Pen Box (Qalamdan) Depicting Shah Isma'il in a Battle against the Uzbeks

Not on view

Painted in a harmonious palette of pastels with touches of gold on a cream-colored background, this pen box is an unusual and sensitively drawn example of Persian lacquer from the dawn of the nineteenth century, possibly by the master court painter Mirza Baba (active 1780s–1810) or an artist in his circle. The top depicts one of the battles between the first Safavid ruler, Shah Isma'il I (r. 1501–24), and the Ottoman Turks in the second decade of the sixteenth century, possibly the Battle of Chaldiran of 1514. In the foreground, the two armies are shown in fierce battle against a row of cannons, at the time the ultimate symbol of the modern military. In the scenes on the two sides, which continue onto the rounded ends, men on horseback, accompanied by dogs, hunt bears and gazelles in a delicately painted Europeanizing landscape with buildings. The details of the landscape and architecture and the rendering of the figures and animals evince the continuation of the late Safavid Perso-European style into the early nineteenth century.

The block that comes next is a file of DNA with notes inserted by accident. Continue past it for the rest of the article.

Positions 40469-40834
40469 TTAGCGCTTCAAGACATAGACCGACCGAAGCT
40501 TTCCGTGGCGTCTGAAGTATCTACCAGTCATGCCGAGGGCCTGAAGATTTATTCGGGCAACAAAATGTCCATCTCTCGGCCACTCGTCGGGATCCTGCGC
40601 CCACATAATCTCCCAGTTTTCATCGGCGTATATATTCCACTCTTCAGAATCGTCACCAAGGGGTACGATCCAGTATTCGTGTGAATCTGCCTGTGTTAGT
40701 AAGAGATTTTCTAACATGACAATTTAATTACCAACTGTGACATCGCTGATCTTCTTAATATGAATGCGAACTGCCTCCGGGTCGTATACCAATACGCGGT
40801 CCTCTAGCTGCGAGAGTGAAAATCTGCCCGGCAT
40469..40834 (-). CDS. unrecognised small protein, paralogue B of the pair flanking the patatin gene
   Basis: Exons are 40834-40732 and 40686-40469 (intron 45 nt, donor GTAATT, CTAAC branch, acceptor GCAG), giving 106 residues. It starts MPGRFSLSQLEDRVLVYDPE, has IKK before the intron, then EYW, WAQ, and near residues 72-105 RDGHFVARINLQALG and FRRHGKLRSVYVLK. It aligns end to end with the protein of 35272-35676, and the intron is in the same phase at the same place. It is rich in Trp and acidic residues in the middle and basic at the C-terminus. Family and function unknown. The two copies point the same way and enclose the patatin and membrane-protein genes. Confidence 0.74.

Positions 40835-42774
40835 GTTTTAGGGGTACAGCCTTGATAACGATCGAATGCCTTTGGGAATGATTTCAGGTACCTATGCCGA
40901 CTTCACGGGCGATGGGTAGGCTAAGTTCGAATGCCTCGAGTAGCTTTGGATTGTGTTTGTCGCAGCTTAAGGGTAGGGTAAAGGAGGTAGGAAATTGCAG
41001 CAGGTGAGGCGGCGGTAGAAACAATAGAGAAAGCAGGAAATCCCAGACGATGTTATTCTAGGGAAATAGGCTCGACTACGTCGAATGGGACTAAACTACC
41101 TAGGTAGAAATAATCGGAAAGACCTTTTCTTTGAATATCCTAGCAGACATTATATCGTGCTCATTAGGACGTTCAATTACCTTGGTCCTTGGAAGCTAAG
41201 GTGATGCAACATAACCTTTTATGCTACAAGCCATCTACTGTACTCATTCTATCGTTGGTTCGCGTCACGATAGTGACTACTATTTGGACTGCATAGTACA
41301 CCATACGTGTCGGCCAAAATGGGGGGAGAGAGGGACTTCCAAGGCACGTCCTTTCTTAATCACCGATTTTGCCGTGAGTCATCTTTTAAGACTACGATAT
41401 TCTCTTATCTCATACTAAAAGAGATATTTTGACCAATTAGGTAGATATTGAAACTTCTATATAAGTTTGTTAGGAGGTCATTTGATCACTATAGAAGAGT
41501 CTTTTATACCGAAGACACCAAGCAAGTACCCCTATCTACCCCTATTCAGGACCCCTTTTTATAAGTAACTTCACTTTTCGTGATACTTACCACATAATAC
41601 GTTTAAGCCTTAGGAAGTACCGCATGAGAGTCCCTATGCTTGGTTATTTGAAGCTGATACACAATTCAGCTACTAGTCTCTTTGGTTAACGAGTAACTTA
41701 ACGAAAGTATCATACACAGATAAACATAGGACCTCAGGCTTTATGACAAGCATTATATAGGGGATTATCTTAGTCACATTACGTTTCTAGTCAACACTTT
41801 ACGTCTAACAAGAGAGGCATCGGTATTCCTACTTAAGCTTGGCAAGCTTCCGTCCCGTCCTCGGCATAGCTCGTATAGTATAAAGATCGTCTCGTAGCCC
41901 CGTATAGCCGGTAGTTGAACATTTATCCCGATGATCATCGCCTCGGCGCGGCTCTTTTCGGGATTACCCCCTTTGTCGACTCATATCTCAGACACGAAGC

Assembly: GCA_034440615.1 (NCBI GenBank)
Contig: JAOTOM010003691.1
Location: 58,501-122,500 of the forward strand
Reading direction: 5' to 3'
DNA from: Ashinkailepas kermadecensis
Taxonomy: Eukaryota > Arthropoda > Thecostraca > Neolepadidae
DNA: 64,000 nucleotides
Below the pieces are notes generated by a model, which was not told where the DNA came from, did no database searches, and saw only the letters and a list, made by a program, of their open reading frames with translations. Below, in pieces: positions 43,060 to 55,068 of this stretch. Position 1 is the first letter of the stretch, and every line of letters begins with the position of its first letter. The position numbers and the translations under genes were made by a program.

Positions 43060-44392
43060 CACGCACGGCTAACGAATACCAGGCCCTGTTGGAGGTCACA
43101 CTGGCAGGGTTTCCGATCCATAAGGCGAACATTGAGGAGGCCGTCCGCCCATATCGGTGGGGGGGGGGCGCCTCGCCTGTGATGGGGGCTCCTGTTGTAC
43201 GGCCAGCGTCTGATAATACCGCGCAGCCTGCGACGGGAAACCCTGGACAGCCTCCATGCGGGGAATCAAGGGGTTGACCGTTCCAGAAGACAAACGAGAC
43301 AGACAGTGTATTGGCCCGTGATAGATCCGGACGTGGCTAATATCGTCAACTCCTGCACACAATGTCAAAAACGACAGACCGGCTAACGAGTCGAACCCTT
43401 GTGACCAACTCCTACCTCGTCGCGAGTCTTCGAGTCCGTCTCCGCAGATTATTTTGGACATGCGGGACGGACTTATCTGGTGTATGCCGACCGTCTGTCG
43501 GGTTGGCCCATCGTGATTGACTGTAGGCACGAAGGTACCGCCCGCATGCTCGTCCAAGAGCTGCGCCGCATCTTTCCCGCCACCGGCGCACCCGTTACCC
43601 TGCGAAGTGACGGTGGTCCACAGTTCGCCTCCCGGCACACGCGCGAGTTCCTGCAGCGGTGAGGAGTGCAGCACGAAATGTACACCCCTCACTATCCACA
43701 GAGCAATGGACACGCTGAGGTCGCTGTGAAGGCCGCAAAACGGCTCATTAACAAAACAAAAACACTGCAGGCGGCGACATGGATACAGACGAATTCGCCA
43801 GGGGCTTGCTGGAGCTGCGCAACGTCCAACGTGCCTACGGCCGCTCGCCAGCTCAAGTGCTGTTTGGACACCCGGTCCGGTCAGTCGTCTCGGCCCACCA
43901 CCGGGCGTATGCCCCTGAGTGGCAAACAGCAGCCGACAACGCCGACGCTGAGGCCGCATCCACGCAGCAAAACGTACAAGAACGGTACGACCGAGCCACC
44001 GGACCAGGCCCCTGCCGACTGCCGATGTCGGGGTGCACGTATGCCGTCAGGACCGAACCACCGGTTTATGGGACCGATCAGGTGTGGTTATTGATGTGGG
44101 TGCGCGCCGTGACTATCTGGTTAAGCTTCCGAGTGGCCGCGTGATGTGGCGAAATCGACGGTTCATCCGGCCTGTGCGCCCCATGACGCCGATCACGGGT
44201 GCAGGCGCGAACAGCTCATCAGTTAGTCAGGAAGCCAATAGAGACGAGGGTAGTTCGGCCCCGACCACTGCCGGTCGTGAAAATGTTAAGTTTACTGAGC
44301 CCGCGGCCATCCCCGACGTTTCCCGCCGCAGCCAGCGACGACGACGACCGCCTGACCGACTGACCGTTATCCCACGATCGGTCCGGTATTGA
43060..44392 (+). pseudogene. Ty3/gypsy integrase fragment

Pen Box (Qalamdan) Depicting Shah Isma'il in a Battle against the Uzbeks, Papier-maché; painted and lacquered

Due to rights restrictions, this image cannot be enlarged, viewed at full screen, or downloaded.

Open Access

As part of the Met's Open Access policy, you can freely copy, modify and distribute this image, even for commercial purposes.


Public domain data for this object can also be accessed using the Met's Open Access API.